Many churches do not follow the Bible teachings as written and follow their own teachings. Some believe church has to be serious and scary – neither of these things are mentioned in the Bible. It can be hard to find a church that truly follows the Bible teachings and shows this through its actions. I love my church not because of the denomination, but because it follows the Word and is not judging or condemning, just loving. Our pastor cares deeply about us and his messages are deeply moving and meaningful. It was his messages on marriage that helped heal my own marriage that was very broken.

    If you are interested in listening to his messages, they are taped weekly and are well worth listening to – NO condemnation – just great Godly advice http://main.centralcommunitychurch.ca/#/media

    Another Christian leader who might give you a clearer view on God is Joyce Meyer. I watch her daily and it is her ‘don’t give up’ attitude that keeps me going. She was a victim of abuse and she has overcome her past. She is amazing!

    Unfortunately there are a lot of bad Christians and churches that give God a bad name while they destroy people.

    1. Thanks for sharing your experiences! I will check out the website. I can always use more Godly advice no matter what! I didn’t set out to slam any one denomination, just share my experiences, too. I’ve found (very much like Thoreau) that I am very closest to God when I am out among the wonder of nature that He has created. I love to lie on a blanket in the grass and look at the trees and the sky. I love to sit in the sunshine, feel it on my face, and then feel a whisp of cool air brush my face.

      I think that you mentioned Joyce Meyer before. I saw a few youtube videos of her and her messages were very, very inspiring as well as thought-provoking.

      Thanks for sharing again! I always look forward to reading what you have to add!!!!

  3. Beautifully written as always! Somehow I think the search for faith helps us cling to sanity through these experiences. I hope that one day I can make sense of it all and be as grounded as you are. Thanks for sharing!!

  4. Noel: “I often thought if God can send his own son down to earth knowing he would suffer unfathomably, then of course he would continue to let me suffer.” I can’t get past this thought yet. And I can’t hear a word if someone is yelling and pacing! You read my posts and know I haven’t given up, though. I am so so so glad you have found the love of God! It is encouraging to me. I just don’t understand why it is so hard for some of us to find that….I would think a loving Father would reach right through all the misinformation and experiences and wrap me up….but not so far. I certainly can’t climb up to Him…I guess I just wait. Like you, experiencing nature helps tremendously. I have no doubt about God’s existence because of that. Its all the other stuff…….. Blessings!!! Thanks for a great post. Diane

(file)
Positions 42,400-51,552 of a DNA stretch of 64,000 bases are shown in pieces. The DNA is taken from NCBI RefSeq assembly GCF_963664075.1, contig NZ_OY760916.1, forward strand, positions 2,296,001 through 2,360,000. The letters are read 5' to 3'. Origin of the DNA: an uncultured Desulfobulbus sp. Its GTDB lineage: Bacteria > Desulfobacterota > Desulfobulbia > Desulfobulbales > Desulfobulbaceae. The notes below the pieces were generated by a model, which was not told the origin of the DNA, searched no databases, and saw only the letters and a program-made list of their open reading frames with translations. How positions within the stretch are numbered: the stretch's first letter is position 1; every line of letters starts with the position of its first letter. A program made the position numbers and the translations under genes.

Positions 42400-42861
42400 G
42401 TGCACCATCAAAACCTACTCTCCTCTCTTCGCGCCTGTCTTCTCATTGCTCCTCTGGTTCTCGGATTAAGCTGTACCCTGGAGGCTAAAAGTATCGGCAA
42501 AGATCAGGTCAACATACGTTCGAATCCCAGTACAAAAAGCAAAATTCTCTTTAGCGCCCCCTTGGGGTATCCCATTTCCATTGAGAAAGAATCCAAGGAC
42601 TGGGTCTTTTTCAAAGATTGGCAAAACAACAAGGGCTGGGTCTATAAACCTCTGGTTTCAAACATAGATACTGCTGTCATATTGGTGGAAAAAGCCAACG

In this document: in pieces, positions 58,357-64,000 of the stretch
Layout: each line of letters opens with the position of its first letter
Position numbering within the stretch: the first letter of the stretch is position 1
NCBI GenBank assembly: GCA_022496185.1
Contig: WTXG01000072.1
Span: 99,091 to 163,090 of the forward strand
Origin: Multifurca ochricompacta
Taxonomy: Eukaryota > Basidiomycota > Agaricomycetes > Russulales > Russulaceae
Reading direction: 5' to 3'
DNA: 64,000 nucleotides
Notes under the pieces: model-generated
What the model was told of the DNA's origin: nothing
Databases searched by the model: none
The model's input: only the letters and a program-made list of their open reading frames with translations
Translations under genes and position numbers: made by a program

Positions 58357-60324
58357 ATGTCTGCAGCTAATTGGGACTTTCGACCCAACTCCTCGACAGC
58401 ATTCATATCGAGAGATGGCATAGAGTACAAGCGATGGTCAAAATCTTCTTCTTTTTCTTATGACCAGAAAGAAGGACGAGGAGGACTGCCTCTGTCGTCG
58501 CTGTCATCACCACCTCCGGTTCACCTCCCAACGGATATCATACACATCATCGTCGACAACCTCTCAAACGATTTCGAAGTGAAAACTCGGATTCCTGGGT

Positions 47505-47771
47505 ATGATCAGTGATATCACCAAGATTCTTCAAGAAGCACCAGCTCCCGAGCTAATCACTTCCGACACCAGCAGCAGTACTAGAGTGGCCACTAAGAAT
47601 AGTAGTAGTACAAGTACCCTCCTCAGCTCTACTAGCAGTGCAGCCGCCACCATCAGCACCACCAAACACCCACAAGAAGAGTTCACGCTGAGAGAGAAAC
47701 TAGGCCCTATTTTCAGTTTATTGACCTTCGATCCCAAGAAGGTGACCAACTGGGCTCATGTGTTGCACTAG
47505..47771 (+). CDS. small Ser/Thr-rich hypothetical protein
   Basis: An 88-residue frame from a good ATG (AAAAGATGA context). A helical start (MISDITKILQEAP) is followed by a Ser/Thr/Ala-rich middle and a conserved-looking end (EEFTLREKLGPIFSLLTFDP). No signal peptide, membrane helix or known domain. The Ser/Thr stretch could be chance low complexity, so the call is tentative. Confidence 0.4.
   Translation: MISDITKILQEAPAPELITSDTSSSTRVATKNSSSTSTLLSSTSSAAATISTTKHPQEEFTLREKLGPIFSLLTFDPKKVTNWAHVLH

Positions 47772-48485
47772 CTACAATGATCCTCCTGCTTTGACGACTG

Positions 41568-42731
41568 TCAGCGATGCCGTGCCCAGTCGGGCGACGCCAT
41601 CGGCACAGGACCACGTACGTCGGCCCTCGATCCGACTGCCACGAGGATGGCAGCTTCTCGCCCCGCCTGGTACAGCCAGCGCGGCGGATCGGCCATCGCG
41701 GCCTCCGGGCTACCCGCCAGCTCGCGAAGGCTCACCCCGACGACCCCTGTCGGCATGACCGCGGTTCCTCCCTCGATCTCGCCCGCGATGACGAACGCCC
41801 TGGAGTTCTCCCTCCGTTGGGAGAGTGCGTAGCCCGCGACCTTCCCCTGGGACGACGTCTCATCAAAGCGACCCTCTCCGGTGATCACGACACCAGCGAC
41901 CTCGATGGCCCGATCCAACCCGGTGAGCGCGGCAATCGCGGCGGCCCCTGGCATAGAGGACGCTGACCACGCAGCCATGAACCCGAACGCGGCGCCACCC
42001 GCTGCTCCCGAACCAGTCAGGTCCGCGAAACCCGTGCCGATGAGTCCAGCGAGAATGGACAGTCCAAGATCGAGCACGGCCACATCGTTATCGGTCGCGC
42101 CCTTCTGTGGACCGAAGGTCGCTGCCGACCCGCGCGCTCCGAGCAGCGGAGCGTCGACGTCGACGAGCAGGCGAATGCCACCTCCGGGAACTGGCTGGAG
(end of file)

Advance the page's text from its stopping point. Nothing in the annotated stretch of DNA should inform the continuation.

5. I loved every word of this post. Funny thing–as I was sitting with the notion to find a read, I looked around at the mess of my place and thought, “I must remember to be thankful for all the things my new dog has NOT torn up.” 😉 (Thought I’d share a rare moment of my good humor and serenity.)

    It is so interesting to read people’s honest testimonies about their faiths. I easily recognized your Baptist preacher. Fortunately for me, my preacher’s passion was clearly compassionate and it made me want to learn how to forgive my parents, for he had proven that even good passion might get out of hand. His announcements of hellfire were overshadowed by pleas to forgive one another so as to receive God. To me, the biggest part of repentance was releasing bitterness, and then believing that something somewhere was capable of replacing it with joy.

    I think I was fortunate not to go to Catholic school, and that when I was most impressionable, my parents were committed to attending this small, loving Baptist Church, in spite of our turmoil at home. 🙂

  6. I still don’t have all the answers, but I look at it like my dog trying to understand the computer, he just does not have the mental ability in his little brain to reason it out. I believe in a God that is love and peace. Those things are innate in me and when I feel them and connect it is from beyond. I believe that we come from this great source of creativity and beauty beyond our current scope. I believe once my energy is freed from this brain, it will have greater capibilites to see and understand. I have the same Dickens quote on my calender for this month, I have been working on counting my blessings instead of my losses as well. I know that what you focus on changes how you feel about life. I choose blessings!